One of the first assessments that needs to be made by the surgeon contemplating the use of thoracic pedicle screws for the treatment of various surgical spinal disorders is whether the thoracic pedicle is large enough to probe down with a pedicle probe and subsequently accept a screw of appropriate and available diameter and length. There is a wide spectrum of individual pedicle dimensions, with the limiting dimension always being the medial to lateral diameter at the isthmus in millimeters [12-15]. This can range from only 2-3 mm in the mid thoracic region up to >10 mm at the lower thoracic levels. Interestingly, the smallest pedicle dimensions are usually found at the T5-T7 levels. Pedicle isthmus dimensions increase both above and below these mid thoracic levels, being consistently larger in the lower thoracic region (T10-T12), and somewhat smaller in the proximal thoracic region (T1-T3). Because of the varied anatomy and pedicle sizes, it is extremely important to have a variety of choices for pedicle screw diameters available ranging from a 4.0-mm all the way through a 7.5-mm diameter in 0.5-mm increments. The goal should be to maximize fit into the pedicle cortex with the largest screw that will safely fit. The lengths of the screws will vary but range from 40-50 mm in length in the lower thoracic regions to 25-35 mm in length in the proximal thoracic levels. The lengths will depend on patient size, and orientation of the screw, and will be shorter if the trajectory is somewhat lateral. It is also helpful to have both fixed head and multiaxial screws available. I tend to use fixed head screws in the thoracic spine, for they are lower profile and allow more room for bone grafting. However, multiaxial screws can easily be used as well.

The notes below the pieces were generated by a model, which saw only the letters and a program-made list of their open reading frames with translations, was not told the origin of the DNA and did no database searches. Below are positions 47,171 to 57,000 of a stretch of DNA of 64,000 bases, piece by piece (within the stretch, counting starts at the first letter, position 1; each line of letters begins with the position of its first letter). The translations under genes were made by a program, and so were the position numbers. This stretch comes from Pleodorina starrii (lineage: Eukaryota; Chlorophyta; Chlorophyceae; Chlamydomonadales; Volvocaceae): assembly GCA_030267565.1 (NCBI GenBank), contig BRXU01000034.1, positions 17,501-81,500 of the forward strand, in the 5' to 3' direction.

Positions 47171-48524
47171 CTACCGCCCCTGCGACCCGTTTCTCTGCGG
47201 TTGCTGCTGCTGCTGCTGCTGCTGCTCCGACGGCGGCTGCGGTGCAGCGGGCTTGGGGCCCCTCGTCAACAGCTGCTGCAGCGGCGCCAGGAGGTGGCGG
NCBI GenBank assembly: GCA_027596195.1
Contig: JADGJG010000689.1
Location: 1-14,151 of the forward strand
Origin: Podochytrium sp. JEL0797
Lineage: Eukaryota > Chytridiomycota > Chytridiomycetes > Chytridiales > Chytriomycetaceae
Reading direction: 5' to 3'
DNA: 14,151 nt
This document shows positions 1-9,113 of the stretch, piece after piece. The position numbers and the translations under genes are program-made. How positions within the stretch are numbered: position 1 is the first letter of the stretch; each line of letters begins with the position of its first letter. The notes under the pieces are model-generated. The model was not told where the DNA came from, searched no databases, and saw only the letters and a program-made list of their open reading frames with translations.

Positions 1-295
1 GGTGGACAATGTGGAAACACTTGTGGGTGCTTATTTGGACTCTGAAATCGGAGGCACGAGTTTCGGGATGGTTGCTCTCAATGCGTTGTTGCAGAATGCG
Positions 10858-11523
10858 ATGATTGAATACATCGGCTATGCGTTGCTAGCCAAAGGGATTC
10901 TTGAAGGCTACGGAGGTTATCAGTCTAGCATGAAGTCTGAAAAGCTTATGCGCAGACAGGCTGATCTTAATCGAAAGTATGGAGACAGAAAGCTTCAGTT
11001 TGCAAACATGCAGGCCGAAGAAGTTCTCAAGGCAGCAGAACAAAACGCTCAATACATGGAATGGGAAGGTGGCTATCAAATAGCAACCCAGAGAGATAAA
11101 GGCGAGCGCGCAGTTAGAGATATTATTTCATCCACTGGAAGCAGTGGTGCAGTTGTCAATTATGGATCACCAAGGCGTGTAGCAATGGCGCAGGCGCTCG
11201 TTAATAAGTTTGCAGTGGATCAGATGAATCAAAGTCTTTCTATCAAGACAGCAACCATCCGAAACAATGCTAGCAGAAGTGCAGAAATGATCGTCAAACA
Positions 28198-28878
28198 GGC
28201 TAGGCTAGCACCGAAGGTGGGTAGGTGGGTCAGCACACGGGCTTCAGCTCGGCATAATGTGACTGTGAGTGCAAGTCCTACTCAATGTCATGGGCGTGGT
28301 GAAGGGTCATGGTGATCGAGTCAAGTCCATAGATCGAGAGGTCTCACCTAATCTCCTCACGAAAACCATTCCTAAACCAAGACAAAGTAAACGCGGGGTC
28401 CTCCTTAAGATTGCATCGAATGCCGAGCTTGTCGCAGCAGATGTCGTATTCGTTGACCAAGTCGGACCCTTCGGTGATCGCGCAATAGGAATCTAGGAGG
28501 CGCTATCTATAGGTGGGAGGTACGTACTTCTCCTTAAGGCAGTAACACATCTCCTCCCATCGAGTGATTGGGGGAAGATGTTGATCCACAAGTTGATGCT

In most instances, standard AP and lateral radiographs will adequately demonstrate the pedicle dimensions required to confirm the size of the thoracic pedicles and the ability of the surgeon to navigate down them into the body. One must remember that in a true frontal plane radiograph of the thoracic spine, the pedicles that are perfectly perpendicular to the x-ray beam will have the most accurate representation of their overall dimensions. With increasing thoracic kyphosis, the ability to adequately assess the pedicles above and below the apex will be diminished and occasionally additional views may be helpful in assessing pedicle dimensions in these specific cases. As an alternative, a preoperative CT scan can be obtained with a single slice through each mid pedicle level to check on overall isthmus dimensions. In my experience, these CT dimensions somewhat underestimate the diameter of the screw that can be placed since there does appear that cortical expansion occurs with aggressive tapping and final screw placement. This will be discussed further in the techniques section of this report. I would caution against using a preoperative MRI to assess pedicle dimensions as it appears to underestimate the true cortical size due to artifacts that can occur during the acquisition process.